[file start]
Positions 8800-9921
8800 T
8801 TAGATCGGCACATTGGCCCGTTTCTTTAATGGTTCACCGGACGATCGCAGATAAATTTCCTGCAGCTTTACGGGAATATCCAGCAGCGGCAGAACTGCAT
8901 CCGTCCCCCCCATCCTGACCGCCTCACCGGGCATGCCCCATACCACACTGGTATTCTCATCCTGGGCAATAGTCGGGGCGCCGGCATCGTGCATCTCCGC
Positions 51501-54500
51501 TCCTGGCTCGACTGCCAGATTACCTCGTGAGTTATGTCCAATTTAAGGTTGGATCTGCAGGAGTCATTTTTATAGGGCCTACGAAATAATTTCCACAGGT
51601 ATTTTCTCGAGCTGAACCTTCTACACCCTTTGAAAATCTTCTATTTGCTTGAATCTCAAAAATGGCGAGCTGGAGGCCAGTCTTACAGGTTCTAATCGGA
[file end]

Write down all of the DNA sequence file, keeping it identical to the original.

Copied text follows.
Positions 8800-9921
8800 T
8801 TAGATCGGCACATTGGCCCGTTTCTTTAATGGTTCACCGGACGATCGCAGATAAATTTCCTGCAGCTTTACGGGAATATCCAGCAGCGGCAGAACTGCAT
8901 CCGTCCCCCCCATCCTGACCGCCTCACCGGGCATGCCCCATACCACACTGGTATTCTCATCCTGGGCAATAGTCGGGGCGCCGGCATCGTGCATCTCCGC
Positions 51501-54500
51501 TCCTGGCTCGACTGCCAGATTACCTCGTGAGTTATGTCCAATTTAAGGTTGGATCTGCAGGAGTCATTTTTATAGGGCCTACGAAATAATTTCCACAGGT
51601 ATTTTCTCGAGCTGAACCTTCTACACCCTTTGAAAATCTTCTATTTGCTTGAATCTCAAAAATGGCGAGCTGGAGGCCAGTCTTACAGGTTCTAATCGGA